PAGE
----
Change: Flipped learning in HE

I attended a brilliant seminar* given by @digisim (Simon Thomson) last week on Flipped Learning hosted by the University of Sussex’s Technology Enhanced Learning division. Under his guidance the group explored many different themes. The one that resonated for me most was tension between teaching and research within Higher Education.

Here are my thoughts on a model to integrate practices traditionally associated with teaching and others traditionally associated with research with a heavy chunk of thinking on flipped learning and open education. Instead of a stark distinction of teaching | research, I’ve chosen to organise inputs, effects and outputs around two important activities: Inform & Impact. These came out strongly in Simon’s seminar and I am indebted to him for the inspiration and guidance.  More wordy stuff and explanation below.

[slideshare id=44828581&doc=teachingresearch2015-150218070145-conversion-gate01]

There will be other posts to come from me on the process of change and adoption of digital media in teaching and I’ll link to them as they are published. Right now, having worked in HE for years I know the emphases on research vs teaching can be a major barrier to improving student learning experiences AND individual academics cannot surmount them alone. With tuition fees in the UK now higher than ever and increasing competition to attract students, quality of teaching matters.

According to Simon and contrary to popular belief, undergraduate students alone account for a significant chunk of revenue for most UK universities. Quality of teaching is not a fluffy ideal for a better educated future (though I passionately believe this is important): in a market of increasingly savvy student customers, it directly impacts the bottom line.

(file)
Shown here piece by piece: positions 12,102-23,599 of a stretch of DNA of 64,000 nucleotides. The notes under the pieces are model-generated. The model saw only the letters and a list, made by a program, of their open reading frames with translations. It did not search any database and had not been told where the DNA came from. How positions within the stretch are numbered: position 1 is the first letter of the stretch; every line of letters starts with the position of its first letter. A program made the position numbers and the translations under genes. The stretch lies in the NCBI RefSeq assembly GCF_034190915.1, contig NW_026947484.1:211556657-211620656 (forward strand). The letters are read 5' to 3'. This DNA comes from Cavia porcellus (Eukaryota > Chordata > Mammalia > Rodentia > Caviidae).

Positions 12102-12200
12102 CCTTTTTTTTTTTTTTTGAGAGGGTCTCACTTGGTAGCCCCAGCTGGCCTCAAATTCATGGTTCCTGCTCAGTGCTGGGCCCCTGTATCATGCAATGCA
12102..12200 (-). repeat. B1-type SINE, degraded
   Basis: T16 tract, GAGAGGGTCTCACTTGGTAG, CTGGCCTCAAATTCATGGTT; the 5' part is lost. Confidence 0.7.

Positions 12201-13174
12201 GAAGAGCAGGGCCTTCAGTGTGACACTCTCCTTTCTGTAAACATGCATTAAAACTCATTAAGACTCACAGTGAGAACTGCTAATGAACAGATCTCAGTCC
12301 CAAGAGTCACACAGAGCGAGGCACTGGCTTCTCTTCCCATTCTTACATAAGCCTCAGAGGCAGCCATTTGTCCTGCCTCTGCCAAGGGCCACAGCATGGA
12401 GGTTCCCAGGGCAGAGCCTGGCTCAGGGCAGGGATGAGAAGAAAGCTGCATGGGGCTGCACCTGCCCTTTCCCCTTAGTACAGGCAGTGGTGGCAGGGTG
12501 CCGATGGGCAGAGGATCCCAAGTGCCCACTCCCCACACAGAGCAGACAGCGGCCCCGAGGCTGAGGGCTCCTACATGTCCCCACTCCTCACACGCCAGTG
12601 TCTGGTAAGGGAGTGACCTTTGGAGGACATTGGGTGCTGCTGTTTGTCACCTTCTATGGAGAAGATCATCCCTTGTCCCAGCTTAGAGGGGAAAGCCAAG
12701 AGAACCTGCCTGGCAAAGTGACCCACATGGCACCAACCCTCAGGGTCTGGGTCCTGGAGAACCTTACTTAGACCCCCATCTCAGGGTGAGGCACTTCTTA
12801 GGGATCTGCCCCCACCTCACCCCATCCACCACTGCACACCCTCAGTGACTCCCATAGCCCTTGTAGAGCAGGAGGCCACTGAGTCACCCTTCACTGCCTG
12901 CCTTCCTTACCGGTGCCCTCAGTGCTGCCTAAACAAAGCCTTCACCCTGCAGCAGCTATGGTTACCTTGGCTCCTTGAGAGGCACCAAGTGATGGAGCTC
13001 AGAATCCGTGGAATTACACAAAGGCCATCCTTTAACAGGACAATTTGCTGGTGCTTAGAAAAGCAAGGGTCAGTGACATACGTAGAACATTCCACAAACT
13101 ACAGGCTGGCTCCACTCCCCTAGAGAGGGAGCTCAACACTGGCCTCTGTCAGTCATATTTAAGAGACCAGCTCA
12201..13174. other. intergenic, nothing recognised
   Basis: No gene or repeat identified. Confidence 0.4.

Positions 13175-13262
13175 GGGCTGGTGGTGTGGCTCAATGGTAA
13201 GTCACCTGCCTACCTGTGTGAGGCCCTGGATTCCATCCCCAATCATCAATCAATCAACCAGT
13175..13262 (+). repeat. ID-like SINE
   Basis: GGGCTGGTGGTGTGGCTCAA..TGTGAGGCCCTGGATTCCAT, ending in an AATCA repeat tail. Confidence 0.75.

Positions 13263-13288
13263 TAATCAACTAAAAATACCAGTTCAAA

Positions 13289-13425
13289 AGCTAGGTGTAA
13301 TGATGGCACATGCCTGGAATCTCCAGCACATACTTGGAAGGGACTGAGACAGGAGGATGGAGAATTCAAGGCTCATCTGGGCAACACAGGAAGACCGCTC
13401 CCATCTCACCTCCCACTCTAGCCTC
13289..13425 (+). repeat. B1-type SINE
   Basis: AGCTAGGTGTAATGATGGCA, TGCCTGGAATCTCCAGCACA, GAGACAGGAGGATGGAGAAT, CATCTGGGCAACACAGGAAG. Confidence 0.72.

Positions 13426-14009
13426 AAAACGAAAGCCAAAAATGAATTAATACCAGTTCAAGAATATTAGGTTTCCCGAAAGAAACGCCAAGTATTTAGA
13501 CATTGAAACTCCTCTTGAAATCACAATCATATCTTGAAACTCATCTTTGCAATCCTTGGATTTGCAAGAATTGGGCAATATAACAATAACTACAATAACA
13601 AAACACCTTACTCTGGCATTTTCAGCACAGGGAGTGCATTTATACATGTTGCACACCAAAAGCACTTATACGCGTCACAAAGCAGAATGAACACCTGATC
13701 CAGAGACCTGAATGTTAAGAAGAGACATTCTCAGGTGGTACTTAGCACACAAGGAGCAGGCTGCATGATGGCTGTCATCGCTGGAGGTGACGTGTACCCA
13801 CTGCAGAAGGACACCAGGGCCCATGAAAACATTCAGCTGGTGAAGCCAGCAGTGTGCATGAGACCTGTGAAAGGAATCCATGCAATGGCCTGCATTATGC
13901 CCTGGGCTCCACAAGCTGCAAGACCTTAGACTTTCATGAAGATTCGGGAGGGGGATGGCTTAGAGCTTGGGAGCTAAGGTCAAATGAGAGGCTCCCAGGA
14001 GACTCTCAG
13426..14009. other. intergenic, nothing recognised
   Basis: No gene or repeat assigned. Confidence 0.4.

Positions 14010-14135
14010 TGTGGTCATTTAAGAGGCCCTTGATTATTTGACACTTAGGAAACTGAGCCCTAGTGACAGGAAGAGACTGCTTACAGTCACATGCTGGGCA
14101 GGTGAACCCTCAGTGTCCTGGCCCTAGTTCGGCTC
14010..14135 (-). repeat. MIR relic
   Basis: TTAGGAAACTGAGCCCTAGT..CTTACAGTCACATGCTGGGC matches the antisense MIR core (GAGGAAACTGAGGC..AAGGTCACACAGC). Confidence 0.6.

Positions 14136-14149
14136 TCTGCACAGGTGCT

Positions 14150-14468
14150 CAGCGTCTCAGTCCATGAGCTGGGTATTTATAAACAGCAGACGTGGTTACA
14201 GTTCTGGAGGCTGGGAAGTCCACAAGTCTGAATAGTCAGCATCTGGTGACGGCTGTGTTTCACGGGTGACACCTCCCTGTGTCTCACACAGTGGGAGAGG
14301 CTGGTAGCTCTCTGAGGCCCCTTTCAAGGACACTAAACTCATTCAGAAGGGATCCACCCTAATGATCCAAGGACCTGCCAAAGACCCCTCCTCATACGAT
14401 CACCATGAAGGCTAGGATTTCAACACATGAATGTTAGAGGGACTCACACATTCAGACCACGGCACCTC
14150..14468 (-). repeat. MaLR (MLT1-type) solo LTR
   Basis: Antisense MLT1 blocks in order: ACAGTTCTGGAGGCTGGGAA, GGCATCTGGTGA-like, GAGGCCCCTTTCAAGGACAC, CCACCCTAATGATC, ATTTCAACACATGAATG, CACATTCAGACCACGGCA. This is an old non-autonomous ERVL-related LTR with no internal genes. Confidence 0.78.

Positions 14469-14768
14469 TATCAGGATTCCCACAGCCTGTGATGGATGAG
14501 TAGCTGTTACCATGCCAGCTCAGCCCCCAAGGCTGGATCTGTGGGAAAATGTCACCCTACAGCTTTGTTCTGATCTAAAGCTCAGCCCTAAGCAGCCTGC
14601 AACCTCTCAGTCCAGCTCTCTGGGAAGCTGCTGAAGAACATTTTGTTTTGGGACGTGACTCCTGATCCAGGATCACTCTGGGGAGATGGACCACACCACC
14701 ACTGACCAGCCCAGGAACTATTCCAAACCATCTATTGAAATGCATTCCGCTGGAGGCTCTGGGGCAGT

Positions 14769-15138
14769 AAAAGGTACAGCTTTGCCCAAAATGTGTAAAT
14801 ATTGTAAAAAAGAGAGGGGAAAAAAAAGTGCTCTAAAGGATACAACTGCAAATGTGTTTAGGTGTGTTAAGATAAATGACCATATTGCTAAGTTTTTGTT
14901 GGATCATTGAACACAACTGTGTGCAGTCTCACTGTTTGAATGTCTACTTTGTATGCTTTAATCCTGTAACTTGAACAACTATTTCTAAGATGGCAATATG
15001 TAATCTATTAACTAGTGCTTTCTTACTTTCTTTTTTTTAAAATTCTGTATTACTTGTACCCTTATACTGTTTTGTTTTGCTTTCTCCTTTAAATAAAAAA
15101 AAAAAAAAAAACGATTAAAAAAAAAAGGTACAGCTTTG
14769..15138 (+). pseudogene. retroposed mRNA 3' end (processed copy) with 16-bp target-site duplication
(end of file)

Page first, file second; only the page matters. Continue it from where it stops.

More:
Many institutions are seriously busy with figuring out how they can use new technologies (mobile, online digital content, digital / social platforms) to improve teaching practice and meet student expectations. While the digital tech available is impressive and useful, it is bugger all use without really good teaching practice and well structured adoption planning. I have long believed this (in fact, this is the basis of my consultancy work in communication and change management in any sector) and am glad there are plenty of other people saying the same thing.

My thinking is that if both teaching & research can benefit, as well as both students and academics then that is change worth working for! The above diagram charts my thoughts on how it might work and is a conversation starter , not a recipe! Simon is developing tools to explore the teaching and tech side in more detail (e.g. the Four E framework) and I’m excited to see what transpires at the University of Sussex as they develop their technology enhanced learning service.

If anyone has any thoughts to share please do, I’d be fascinated to hear them including if you want to tell me I have it all completely wrong ;-)

*he'd prefer it be labelled a conversation, and if you follow the link at the beginning on flipped classroom / learning you'll understand why ...